Max Impact

Maxiell’s progress gives Frank hope Pistons have found right mix

Jason Maxiell has made his mark on the Pistons since moving to the starting lineup.
Allen Einstein/NBAE/Getty Images
NEW YORK – Jason Maxiell moved into the starting lineup one week and three games ago. In his second start, Friday’s win over Milwaukee at The Palace, he logged a season-high 37 minutes, giving the Pistons eight points, 12 boards and two blocked shots. He came back the next night to log 33 more, his second longest run. It was the Pistons’ fifth game in six nights, their seventh in nine.

“It was Sunday that got me,” Maxiell grinned. “Just waking up in that bed – did not want to move. It’s tough, but it’s a shortened season. You’ve got to be prepared for it.”

Lawrence Frank didn’t make Maxiell the starter next to Greg Monroe out of dissatisfaction with Ben Wallace, just as his decision to make Wallace the starter after 13 games wasn’t a reflection on Jonas Jerebko. With a one-week training camp and a two-game preseason necessitated by the lockout, Frank’s hand is forced by the schedule to do his tinkering during the course of the regular season.

He’s looking for the best frontcourt mix, not only among the starting five but among the second unit, as well. For now, Maxiell’s impact on the starting lineup has given the Pistons a boost. After three straight lopsided losses, the Pistons are 2-1 with a narrow road loss at New Jersey in Maxiell’s first start.

Now a seven-year veteran, Maxiell’s role has fluctuated as much as anyone’s during his time as a Piston. He cracked the rotation as a young player under Flip Saunders behind Rasheed Wallace and Antonio McDyess, but has since bounced from starter to frontcourt reserve to out of the rotation.

Frank was hoping for the Maxiell who makes those momentum-turning plays – the big blocked shots or put-back dunks – but didn’t see much evidence of it early.

“It talks about his commitment,” Frank said of Maxiell’s development. “Max has made as much progress as any player from the start of training camp until now. When you go back and watch practices the first six days and when you’re watching today and how he’s playing, there’s a noticeable difference. To me, it’s the work he’s put in, not just the off-season but from the time training camp started Dec. 9. I watch him every day. The work he puts in with (assistant coaches) Roy (Rogers) and Brian (Hill) and Greg Monroe and (Ben Wallace) and Vernon (Macklin). Those guys are getting after it. Credit to his work ethic.”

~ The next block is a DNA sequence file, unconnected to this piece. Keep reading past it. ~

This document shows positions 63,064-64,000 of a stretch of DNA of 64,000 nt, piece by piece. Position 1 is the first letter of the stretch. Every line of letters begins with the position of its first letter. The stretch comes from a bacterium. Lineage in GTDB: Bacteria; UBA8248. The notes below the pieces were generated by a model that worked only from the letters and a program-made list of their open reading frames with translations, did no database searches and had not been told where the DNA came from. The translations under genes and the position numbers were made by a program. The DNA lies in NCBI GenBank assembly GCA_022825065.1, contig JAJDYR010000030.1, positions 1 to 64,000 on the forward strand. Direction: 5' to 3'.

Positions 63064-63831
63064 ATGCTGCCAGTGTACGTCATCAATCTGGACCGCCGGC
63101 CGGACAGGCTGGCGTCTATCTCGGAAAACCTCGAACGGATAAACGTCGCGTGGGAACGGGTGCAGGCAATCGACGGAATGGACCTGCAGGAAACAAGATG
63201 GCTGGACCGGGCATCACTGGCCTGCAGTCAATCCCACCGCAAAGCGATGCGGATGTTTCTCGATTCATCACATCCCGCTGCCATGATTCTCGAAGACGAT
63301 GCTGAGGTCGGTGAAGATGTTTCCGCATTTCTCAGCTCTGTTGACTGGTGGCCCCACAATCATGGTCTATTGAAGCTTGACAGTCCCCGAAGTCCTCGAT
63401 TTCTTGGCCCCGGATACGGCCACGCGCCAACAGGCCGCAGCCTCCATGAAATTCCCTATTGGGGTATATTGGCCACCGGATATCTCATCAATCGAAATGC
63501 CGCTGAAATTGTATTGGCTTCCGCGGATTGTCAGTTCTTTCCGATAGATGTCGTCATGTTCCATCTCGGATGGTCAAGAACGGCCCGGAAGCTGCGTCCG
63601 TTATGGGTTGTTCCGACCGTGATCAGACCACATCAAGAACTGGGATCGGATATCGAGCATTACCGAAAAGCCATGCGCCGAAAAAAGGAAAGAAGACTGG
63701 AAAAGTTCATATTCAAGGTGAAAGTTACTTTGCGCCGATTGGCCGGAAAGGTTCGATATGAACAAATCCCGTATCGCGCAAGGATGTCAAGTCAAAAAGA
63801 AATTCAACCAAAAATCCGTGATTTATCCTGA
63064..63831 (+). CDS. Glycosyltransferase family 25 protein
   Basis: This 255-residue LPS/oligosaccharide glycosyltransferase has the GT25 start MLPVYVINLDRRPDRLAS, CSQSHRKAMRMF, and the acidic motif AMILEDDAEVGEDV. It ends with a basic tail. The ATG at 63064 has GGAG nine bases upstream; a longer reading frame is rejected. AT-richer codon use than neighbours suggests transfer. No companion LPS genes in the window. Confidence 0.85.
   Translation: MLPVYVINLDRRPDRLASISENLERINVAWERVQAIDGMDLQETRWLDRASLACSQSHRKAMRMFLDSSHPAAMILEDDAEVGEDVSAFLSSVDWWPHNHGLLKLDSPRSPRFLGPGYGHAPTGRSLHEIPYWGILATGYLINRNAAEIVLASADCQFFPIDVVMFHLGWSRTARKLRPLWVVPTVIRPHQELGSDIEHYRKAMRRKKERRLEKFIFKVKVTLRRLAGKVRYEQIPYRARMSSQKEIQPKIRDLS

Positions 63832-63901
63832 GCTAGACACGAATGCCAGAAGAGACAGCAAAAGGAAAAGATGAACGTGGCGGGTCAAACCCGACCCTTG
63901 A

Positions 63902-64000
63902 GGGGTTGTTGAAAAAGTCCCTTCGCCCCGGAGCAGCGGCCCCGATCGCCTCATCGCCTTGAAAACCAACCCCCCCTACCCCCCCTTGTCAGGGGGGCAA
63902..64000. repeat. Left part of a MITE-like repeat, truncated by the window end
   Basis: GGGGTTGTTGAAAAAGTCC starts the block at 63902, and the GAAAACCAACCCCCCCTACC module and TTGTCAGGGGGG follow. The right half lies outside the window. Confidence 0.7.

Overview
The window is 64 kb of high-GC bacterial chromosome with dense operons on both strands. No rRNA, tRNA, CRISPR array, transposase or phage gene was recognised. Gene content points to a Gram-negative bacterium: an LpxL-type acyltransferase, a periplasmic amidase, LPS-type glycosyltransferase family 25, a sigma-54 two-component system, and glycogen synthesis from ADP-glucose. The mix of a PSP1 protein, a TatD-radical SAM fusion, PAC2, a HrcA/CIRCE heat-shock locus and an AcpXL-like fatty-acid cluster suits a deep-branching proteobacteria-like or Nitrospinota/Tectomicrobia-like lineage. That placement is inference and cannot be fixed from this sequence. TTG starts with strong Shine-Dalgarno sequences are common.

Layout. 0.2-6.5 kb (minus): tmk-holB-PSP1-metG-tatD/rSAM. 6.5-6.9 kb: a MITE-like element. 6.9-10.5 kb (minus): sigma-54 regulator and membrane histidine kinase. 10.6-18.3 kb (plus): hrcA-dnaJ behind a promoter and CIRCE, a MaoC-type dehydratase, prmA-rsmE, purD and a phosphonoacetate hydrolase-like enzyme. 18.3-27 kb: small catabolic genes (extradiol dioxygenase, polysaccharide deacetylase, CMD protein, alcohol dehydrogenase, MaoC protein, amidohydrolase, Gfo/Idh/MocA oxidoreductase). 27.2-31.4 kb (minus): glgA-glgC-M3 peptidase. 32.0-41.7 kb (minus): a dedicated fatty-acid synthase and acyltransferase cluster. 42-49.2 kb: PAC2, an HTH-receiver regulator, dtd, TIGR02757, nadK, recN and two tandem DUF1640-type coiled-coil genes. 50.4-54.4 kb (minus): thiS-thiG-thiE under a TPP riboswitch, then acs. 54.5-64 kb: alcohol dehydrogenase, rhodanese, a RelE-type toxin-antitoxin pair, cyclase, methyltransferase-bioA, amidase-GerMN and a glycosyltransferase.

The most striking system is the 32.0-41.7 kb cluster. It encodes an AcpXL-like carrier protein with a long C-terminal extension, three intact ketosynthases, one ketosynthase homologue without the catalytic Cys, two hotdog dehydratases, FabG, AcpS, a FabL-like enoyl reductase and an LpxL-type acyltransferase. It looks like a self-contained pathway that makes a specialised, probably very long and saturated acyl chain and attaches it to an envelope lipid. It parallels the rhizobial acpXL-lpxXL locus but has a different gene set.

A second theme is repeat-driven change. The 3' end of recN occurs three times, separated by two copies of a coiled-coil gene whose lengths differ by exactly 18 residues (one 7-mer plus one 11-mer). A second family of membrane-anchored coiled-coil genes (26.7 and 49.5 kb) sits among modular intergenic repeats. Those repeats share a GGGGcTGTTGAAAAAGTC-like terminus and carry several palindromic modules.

Maxiell has come to training camp in recent seasons slimmed down, then gradually added weight as the season has progressed, especially when his playing time plunges. This year, with the grinding schedule, he’s managed to maintain his weight. He says he came to camp 20 pounds lighter than last season.

“It’s all about watching what you eat,” he said. “At times, when you want to splurge a little bit on yourself with a nice little meal, you’ve got to watch your intake.”

The Pistons play at New Jersey tonight – one week to the day and the same spot where Maxiell broke into the starting lineup.

This time, though, they’ll come in well rested. Last week, it was their third game in three nights. This week, it comes after their first stretch of more than one day off between games since the regular season began on Dec. 26. After sweeping Milwaukee and New Orleans at The Palace over the weekend, the Pistons took Sunday off and then had two intense practices Monday and Tuesday.

“It’s something we all needed – get our heads back to understand we won two games in a row and try to make it three,” Maxiell said of the break. “The practice (Monday) felt more like a training camp practice – what we need.”